TITLE (TOPIC) - ClinicalReasoningandLengthofShift

Report
CAT
Critically
Appraised
Topic
Length of Shift and Critical Thinking
Among ICU Staff Nurses
Molly Falkner SN, Tawny Nicoly SN, Elizabeth Van Tuinen SN
Carroll University, Waukesha, WI
Collaborating ICU Practice Council Member: Cat Zyniecki, BSN, RN
Waukesha Memorial Hospital, Waukesha, WI
PICO QUESTION: Do ICU staff nurses who work 12-hour shifts have decreased
critical thinking ability compared to ICU staff nurses who work 8-hour shifts?
CLINICAL BOTTOM LINE:
There is no significant difference in critical thinking ability between ICU staff
nurses who work 8 and 12-hour shifts.
Level of Evidence
Fields, W., & Loveridge, C. (1988). Critical thinking and fatigue: how do nurses on 8- & 12-hour shifts
compare? Nursing Economic$, 6(4), 189-191.
Design: Quasi-Experimental
Sample: 102 RNs in the Critical Care Department of an acute-care hospital in California. Of the 102, 50
worked an 8-hour shift and 52 worked a 12-hour shift.
Findings: The Three-Minute Reasoning Test was completed by RNs in the first and last hour of their
shift, and it was concluded that there was no significant difference in critical thinking ability between
the 8-hour shift group and 12-hour shift group.
Washburn, M. S. (1991). Fatigue and critical thinking on eight-and twelve-hour shifts. Nursing
Management, 22(9), 80A, 80D, 80F-80H.
Design: Quasi-Experimental
Sample: 117 nurses at a hospital in Ohio. Of those nurses, 94 were RNs and 23 were LPNs. 46 RNs worked
in critical care; 48 RNs and all 23 LPNs worked on medical/surgical units. 68 nurses worked an 8-hour shift
and 49 worked a 12-hour shift.
Findings: The Three-Minute Reasoning Test was completed by nurses in the first and last hour of their
shift, and no statistical difference was found between the 8 and 12-hour shift nurses’ critical thinking
scores. Critical thinking ability did not differ by department (critical care vs medical/surgical).
Scott, L., D., Arslanian-Engoren, C., & Engoren, M., C. (2014). Association of sleep and fatigue with decision
regret among critical care nurses. American Journal of Critical Care, 23(1), 13-23.
doi:10.4037/ajcc2014191
Design: Descriptive, non-experimental
Sample: Simple random sample of 605 full-time critical care nurses who were members of the American
Association of Critical-Care Nurses. 475 nurses worked 12-hour shifts, 53 worked 8-hour shifts, and 16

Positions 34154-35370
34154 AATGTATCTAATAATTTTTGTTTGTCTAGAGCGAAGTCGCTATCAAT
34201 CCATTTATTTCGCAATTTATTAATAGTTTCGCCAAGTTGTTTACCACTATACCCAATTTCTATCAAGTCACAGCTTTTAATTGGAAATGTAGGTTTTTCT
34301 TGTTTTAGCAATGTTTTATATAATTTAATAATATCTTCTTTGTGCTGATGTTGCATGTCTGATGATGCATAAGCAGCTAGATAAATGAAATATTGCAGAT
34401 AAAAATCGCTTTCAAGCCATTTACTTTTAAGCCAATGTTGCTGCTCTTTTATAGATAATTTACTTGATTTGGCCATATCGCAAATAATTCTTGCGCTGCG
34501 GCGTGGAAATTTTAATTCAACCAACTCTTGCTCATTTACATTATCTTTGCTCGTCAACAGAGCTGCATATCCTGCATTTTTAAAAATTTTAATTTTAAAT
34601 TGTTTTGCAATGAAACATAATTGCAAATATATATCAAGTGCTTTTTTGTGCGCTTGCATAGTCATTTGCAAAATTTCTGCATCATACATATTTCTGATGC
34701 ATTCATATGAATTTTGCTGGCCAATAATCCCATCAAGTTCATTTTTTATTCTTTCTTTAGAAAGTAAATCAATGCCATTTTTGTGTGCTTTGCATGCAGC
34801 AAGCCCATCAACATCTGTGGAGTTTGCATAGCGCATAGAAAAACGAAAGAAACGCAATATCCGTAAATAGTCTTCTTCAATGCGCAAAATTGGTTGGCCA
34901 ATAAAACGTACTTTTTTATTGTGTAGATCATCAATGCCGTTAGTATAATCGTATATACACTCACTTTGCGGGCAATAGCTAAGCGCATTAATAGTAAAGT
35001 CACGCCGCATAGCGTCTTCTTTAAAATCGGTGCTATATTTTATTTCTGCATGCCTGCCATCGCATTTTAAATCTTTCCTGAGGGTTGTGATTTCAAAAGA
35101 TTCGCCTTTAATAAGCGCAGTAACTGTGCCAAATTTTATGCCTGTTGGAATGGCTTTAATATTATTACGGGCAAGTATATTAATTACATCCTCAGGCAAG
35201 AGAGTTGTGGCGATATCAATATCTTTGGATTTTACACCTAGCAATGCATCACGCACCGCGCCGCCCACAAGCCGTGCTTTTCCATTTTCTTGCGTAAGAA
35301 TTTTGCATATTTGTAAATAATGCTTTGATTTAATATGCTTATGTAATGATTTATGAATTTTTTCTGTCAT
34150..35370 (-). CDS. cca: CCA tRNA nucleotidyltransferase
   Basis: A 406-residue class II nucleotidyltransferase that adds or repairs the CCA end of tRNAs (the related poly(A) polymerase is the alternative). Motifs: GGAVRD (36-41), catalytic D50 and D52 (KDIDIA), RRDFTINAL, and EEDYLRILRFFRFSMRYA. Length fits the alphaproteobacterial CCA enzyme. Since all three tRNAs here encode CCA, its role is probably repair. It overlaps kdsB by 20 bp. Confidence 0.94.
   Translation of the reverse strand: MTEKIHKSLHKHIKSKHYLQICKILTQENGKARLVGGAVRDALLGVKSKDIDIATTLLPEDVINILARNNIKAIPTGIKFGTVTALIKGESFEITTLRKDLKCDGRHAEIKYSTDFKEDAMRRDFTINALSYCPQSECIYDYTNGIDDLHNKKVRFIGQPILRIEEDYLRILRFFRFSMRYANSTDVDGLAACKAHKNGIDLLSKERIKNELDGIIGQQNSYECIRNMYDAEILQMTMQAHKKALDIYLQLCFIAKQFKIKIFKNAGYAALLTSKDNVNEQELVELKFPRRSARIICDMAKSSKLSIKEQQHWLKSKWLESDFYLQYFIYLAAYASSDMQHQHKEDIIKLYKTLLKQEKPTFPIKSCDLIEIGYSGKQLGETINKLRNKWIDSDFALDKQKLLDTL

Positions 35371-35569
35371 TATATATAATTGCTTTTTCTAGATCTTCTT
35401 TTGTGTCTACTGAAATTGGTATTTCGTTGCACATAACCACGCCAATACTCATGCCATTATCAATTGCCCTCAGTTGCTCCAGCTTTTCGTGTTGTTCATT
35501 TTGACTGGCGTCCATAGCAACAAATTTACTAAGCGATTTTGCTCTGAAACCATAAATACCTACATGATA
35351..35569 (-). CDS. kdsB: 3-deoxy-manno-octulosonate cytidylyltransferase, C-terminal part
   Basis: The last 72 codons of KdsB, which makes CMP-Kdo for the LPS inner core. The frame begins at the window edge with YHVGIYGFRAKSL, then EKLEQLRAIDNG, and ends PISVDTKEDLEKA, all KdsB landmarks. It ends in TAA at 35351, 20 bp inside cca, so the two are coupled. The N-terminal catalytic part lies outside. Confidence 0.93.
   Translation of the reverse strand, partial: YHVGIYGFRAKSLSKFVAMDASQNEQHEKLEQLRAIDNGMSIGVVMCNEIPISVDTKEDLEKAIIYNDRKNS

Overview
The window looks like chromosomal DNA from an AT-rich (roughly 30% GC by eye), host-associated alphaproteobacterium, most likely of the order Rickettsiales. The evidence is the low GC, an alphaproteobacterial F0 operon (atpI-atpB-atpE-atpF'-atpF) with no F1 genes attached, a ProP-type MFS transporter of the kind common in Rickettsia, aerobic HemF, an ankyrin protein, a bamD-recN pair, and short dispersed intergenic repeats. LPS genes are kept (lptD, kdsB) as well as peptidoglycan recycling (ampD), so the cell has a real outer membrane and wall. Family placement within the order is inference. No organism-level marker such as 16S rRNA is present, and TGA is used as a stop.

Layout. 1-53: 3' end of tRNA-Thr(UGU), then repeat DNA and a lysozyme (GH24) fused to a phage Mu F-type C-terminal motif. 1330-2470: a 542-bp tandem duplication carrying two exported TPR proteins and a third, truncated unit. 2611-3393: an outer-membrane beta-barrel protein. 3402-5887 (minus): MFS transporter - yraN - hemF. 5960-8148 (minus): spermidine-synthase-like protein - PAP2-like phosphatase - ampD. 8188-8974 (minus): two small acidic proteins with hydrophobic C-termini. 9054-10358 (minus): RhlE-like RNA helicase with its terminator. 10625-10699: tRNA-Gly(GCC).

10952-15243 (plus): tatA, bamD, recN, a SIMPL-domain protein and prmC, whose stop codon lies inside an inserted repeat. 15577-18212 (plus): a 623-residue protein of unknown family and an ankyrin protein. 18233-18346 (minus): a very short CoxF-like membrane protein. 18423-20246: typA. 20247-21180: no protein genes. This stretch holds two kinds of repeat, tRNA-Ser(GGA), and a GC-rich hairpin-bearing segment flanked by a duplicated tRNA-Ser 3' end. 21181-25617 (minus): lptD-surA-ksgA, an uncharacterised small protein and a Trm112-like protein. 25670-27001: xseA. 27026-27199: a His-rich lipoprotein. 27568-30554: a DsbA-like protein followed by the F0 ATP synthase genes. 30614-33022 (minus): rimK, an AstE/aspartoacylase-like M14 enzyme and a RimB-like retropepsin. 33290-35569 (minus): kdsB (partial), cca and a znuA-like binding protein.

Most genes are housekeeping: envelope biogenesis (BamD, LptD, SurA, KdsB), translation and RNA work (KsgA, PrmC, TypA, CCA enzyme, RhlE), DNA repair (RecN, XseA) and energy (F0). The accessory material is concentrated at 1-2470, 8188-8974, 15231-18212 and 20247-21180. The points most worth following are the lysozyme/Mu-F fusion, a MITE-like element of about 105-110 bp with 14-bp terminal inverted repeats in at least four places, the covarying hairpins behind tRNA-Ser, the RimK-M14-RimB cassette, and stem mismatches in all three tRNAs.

worked other lengths of shift. (605/3500= 17% response rate)
Findings: Results from the questionnaires showed that nurses who reported decision regret (regretted a
clinical decision that they made at work when sleepy) were more likely to work nights and to work 12hour shifts than were nurses without decision regret.
Comments on
the Evidence
Applicability
Evidence Search
Keywords
Strengths: The sample sizes were appropriate. A valid and reliable tool (Three-Minute Reasoning Test) was used to measure
critical thinking ability. All studies focused on the ICU or broke down the results by department.
Weaknesses: Some studies were not current and also lacked vital information about the study methodology and data
analysis, decreasing their credibility. Decision regret has different conceptual and operational definitions than critical
thinking ability.
There is considerable support for the 12-hour shift in ICU nurses. Reasons include financial benefits for the hospital,
increased flexibility in scheduling for nurses, and increased continuity of care. Older studies indicate no significant difference
in critical thinking ability between ICU staff nurses who work 8 and 12-hour shifts. However, current sources that are
relevant to this particular PICO question are scarce. Future studies with random assignment and more control over
confounding variables are necessary in order to fully ascertain the effect of shift length on critical thinking ability in ICU staff
nurses. ICU patients are a vulnerable population, so an ICU nurse’s critical thinking ability is paramount.
Academic Search Premier, CINAHL, HealthSource, MedLine, PubMed
Critical care, ICU, nurse, clinical reasoning, decision, critical thinking, shift length, 8-hour, 12-hour

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